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Saturday, April 22, 2017

"The Examination" by Felix C. Gotschalk

First appeared in Robert Silverberg's New Dimensions IV. Reprinted by Harvey A. Katz, Martin H. Greenberg & Patricia S. Warrick, and Robert Silverberg. It was one of the stories that prompted his nomination for the John W. Campbell award for New Writers.

A psychologist interviews a seemingly slow-witted eight-year-old African American girl in order to assess her intelligence. As they progress, her command of language keeps surprising him. She not only scores well at her age range, but also higher. And higher.

The tables get turned.
Discussion with Spoilers:
As she scores well even for an intelligent adult, her voice loses its homespun pronunciations. She sounds more and more like a machine until she announces she's an alien and that she is conducting an examination of his and his species' intelligence.

He attempts to communicate with the secretary outside the office to escape, but she foils the plot. She says she is adaptable, mold-able, and impossible to destroy. She asks questions about him and these tests. When liberators arrive at the door, she warns him not to divulge her identity as she now looks like a girl to them. Nonetheless, he announces she's an alien with all the details, and police officers cart him away.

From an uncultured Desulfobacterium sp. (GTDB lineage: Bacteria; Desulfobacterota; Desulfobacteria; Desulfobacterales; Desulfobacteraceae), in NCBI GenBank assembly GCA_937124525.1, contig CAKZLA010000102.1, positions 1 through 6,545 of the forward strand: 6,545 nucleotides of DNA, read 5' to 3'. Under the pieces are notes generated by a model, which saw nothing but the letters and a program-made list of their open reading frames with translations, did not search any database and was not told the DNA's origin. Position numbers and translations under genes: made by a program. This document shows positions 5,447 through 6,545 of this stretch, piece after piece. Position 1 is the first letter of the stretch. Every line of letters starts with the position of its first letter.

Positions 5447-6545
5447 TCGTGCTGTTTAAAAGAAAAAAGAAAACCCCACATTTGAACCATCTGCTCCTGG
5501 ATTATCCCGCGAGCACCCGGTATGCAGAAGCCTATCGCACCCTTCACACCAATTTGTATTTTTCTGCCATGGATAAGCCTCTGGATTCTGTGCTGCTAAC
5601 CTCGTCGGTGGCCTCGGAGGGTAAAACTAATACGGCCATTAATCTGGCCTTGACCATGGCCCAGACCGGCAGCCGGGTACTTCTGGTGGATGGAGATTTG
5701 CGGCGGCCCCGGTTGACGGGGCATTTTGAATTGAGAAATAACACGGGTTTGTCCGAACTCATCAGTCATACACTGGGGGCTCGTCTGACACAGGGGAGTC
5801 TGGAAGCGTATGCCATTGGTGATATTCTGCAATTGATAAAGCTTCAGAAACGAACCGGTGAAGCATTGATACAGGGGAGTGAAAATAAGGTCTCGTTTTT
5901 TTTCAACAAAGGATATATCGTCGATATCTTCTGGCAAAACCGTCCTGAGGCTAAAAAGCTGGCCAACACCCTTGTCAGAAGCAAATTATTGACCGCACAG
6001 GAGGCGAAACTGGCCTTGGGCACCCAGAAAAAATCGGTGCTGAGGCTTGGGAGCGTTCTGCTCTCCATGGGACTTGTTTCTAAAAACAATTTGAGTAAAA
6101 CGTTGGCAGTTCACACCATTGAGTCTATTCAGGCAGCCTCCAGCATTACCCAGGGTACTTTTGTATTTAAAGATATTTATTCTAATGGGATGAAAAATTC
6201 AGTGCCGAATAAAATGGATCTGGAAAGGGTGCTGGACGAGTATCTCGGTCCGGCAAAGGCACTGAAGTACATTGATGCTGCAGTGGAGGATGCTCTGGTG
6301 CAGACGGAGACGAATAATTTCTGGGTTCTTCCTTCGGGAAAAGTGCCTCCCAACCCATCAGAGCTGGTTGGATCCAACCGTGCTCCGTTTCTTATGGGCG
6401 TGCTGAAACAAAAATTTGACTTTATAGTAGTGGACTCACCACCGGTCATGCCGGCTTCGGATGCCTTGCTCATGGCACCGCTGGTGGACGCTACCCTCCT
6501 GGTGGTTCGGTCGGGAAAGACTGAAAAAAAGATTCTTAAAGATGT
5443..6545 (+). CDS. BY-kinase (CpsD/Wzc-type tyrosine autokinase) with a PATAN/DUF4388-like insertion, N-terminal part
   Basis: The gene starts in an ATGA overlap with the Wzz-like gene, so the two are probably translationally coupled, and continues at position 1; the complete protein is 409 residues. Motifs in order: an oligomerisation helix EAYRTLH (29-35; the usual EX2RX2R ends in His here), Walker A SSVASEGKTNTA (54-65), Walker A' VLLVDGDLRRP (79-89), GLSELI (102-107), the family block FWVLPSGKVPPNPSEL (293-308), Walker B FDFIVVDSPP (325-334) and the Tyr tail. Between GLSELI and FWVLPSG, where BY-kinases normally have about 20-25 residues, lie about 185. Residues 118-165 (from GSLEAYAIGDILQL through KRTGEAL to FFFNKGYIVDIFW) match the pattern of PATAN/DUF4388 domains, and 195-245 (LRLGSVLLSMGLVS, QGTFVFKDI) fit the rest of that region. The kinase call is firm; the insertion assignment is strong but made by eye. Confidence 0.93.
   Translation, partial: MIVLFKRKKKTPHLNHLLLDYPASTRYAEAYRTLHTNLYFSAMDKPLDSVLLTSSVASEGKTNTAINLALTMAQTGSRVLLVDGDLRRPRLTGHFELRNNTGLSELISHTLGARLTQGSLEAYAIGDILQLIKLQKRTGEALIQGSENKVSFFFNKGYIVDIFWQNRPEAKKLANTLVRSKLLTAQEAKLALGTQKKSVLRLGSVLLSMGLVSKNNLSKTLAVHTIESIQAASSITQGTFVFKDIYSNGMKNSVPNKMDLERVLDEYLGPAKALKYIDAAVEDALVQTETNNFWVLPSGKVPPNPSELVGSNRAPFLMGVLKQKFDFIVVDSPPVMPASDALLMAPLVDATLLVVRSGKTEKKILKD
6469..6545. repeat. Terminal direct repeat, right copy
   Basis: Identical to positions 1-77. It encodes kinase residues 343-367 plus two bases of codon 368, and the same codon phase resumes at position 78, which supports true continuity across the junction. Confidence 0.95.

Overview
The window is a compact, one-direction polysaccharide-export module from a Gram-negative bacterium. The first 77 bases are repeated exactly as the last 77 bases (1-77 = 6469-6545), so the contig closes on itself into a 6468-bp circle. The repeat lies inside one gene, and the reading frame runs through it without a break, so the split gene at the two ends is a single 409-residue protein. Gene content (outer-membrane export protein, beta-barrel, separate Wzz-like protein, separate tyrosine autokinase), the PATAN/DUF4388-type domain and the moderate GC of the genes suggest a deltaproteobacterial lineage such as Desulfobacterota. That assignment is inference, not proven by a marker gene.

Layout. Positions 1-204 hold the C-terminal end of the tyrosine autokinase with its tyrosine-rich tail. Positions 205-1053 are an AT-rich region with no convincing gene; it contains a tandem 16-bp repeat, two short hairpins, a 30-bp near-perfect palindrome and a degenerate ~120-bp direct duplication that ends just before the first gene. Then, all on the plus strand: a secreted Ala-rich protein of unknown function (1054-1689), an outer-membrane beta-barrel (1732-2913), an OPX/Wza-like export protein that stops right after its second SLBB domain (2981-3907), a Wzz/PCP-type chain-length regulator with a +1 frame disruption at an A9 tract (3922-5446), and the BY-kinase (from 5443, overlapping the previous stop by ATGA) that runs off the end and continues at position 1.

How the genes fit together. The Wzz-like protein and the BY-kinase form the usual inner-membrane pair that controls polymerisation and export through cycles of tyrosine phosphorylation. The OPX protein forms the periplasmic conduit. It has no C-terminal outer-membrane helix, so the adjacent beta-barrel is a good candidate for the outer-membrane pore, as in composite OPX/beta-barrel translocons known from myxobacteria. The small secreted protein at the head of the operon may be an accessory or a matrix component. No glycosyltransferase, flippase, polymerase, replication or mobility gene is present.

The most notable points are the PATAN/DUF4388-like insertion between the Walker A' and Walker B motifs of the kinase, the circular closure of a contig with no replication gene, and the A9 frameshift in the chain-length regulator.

The words they select in the examination have some parallel to his thoughts and their discussion, cleverly commenting on the surrounding text. In fact, the whole tale is pleasurable apart from the too-easy ending. It offers a critique of current intelligence assessments although it offers no alternatives.

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